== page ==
Fairer Funding

The Fair Funding Review is a golden opportunity to create a more equitable system of funding local government; ensuring that it is fit for purpose in the 21st century.

For many years, CCN has has outlined the unfair nature of the current system. County authorities are the lowest funded upper tier councils. Our areas do not receive the same levels of services as better funded urban areas, with many of our residents needs going ‘unmet’. And our residents are shouldering a disproportionate council tax burden.

The whole of the sector accepts the principle that the current system needs a dramatic overhaul and have worked collaboratively with government to agree the principles of a simpler ‘cost-driver’ model of funding councils.

Our own proposals have put forward the case for a new system based on a less complex and transparent formula. Funding for universal services should distributed according to the main drivers of local authority costs and demands, such as population and rurality, while considering whether an evidence-based weighting for deprivation should be included. For more more complex demand-led services it must recognise ageing demographics, complex needs, sparsity and deprivation in areas such as social care, children’s services and public health.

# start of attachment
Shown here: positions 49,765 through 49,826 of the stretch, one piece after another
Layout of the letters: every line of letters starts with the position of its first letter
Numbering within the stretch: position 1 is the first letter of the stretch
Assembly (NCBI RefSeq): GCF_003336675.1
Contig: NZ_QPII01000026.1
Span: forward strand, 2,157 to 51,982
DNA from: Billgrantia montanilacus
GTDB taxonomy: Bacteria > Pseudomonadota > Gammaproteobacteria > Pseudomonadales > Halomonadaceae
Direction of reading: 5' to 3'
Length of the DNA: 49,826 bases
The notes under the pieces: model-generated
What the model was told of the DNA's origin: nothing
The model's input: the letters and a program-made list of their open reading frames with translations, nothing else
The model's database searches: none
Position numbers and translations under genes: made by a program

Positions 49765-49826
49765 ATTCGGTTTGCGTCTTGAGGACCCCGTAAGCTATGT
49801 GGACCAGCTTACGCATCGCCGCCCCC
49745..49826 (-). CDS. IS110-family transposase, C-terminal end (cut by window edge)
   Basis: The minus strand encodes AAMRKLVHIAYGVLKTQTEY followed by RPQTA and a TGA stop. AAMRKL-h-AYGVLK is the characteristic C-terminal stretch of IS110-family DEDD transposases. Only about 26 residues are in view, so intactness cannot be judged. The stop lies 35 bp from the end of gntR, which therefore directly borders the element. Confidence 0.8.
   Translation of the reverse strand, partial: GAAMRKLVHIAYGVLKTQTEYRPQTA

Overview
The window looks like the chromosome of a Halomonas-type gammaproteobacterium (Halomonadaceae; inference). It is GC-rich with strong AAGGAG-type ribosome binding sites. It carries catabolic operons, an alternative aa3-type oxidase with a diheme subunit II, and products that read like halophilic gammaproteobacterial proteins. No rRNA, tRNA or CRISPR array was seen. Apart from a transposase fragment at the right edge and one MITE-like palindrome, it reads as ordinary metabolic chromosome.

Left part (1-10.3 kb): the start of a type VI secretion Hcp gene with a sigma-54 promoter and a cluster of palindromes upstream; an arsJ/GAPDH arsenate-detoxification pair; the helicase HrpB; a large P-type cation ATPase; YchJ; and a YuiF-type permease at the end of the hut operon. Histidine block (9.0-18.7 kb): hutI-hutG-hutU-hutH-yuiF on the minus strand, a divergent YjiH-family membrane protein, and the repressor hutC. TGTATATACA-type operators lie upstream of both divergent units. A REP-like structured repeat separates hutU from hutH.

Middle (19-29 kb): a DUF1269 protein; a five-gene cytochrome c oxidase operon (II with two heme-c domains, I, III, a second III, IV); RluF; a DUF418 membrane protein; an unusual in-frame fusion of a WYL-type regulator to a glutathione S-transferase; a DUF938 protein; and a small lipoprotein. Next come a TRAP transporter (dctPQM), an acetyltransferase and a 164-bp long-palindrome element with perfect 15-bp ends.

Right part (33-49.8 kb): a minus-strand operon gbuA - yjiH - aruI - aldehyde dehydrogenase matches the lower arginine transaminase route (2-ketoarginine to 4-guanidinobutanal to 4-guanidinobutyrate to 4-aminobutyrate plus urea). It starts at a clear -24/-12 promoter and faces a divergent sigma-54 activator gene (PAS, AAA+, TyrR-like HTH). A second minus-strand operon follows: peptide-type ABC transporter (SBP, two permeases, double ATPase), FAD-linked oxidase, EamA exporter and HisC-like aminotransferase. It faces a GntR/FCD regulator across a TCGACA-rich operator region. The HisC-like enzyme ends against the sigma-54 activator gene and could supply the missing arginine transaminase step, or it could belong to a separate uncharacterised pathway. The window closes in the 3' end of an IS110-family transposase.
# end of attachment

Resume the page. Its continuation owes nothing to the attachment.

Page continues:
Importantly, the new system must focus on what councils need for the future, not just their historical expenditure and decisions over council tax.

The Fair Funding Review is to be concluded this year, and the current direction of travel is promising. However there is a long way to go; with key “service- specific formulae” for areas such as adult social care still to be decided, alongside the main foundation formula.

That’s why A Fair Future for Counties will our continue evidence-based campaign for fairer funding.


  • Reducing complexity, increasing transparency and updating key indicators to reflect the real drivers of councils costs.
  • A foundation formula that is most responsive to population growth, with local bus support and concessionary fares included.
  • A formula that moves away from past expenditure as a proxy for need, recognising 'unmet need' in shire counties to ensure a more consistent level of service.
  • Better recognition of the additional costs of delivering services in rural and remote areas.
  • A fairer approach to council tax across the country, using a 'notional' measure of council tax and a partial equalisation.
  • Ensuring the service specific formula for adult social care is fit for purpose and fully recognises social care demand in counties and rising cost of learning disabilities.